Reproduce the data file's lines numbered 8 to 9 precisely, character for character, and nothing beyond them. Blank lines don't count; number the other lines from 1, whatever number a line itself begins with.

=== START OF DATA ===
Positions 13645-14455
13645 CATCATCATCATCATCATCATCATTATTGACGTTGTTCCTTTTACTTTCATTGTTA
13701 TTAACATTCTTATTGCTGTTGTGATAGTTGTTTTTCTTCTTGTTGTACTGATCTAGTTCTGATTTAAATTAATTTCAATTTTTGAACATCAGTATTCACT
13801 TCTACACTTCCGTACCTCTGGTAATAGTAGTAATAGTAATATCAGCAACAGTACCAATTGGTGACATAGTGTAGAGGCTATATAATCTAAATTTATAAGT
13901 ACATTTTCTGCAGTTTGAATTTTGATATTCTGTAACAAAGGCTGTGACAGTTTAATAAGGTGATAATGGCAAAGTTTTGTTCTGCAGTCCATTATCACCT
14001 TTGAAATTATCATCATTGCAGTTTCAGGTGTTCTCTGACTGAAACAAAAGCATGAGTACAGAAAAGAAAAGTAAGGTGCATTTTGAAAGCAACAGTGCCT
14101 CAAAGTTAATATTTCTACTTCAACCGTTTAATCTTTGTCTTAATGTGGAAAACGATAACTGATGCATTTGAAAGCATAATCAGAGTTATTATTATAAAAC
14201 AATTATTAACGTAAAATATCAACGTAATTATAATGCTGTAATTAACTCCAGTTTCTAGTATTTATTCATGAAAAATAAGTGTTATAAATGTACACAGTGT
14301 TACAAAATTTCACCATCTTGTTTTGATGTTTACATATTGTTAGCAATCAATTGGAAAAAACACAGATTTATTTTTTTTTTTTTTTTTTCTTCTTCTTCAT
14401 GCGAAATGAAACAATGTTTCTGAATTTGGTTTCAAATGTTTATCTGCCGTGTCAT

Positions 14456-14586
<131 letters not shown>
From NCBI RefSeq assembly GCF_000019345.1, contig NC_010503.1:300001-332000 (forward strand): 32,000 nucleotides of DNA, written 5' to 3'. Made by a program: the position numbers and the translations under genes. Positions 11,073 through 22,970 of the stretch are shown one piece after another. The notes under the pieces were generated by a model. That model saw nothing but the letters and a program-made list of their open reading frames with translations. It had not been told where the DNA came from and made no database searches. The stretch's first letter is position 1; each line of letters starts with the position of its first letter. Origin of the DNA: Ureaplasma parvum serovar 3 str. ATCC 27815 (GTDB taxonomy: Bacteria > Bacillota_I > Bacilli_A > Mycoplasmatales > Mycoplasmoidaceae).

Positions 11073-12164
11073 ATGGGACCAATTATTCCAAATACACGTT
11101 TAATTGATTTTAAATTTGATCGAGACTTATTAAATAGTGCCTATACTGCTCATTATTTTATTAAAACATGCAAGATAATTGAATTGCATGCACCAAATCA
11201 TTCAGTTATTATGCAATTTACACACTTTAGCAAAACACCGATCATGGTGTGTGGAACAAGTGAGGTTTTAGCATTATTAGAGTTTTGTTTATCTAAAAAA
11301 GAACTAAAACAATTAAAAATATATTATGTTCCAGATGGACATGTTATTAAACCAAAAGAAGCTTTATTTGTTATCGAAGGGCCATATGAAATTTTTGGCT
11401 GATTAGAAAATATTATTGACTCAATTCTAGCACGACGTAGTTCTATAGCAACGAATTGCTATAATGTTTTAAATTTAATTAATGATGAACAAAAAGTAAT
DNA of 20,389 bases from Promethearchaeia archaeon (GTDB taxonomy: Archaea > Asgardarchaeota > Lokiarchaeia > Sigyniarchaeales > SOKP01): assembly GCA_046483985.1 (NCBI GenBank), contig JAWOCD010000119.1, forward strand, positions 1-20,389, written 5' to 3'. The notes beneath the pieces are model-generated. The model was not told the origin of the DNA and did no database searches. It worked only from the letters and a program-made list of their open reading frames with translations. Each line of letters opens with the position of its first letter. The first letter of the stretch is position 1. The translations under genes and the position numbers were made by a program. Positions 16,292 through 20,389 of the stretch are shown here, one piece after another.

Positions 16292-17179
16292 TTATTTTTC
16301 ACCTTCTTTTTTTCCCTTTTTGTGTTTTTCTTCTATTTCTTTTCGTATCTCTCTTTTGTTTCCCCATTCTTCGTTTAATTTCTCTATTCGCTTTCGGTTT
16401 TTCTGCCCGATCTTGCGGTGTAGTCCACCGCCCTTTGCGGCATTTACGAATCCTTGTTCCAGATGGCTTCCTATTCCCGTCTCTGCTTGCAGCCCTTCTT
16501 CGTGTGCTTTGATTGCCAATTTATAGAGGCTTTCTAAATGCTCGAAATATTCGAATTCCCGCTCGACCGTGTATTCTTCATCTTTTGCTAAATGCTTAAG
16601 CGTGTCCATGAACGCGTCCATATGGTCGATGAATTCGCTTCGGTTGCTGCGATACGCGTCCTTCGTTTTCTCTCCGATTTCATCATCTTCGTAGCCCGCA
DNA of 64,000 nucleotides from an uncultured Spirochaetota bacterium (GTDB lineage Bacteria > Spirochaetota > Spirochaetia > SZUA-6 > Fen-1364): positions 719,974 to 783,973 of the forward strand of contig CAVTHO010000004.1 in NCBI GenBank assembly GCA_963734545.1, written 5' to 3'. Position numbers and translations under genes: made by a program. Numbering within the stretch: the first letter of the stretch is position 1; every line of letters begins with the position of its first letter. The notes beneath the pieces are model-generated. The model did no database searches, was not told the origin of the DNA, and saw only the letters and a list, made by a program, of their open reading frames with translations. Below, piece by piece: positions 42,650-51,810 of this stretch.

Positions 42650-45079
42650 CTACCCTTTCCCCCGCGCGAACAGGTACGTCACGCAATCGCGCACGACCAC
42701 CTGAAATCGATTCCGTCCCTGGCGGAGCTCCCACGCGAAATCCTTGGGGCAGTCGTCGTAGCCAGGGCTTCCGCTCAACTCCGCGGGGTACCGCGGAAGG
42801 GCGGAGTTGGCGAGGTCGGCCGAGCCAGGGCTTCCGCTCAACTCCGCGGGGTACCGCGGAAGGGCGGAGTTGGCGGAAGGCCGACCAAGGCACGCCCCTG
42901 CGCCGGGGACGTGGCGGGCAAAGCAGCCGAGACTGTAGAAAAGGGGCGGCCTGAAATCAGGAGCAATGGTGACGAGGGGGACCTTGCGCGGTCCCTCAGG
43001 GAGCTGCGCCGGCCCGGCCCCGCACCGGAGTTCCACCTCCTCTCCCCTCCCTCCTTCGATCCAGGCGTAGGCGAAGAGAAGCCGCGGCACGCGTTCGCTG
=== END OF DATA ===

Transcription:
14201 AATTATTAACGTAAAATATCAACGTAATTATAATGCTGTAATTAACTCCAGTTTCTAGTATTTATTCATGAAAAATAAGTGTTATAAATGTACACAGTGT
14301 TACAAAATTTCACCATCTTGTTTTGATGTTTACATATTGTTAGCAATCAATTGGAAAAAACACAGATTTATTTTTTTTTTTTTTTTTTCTTCTTCTTCAT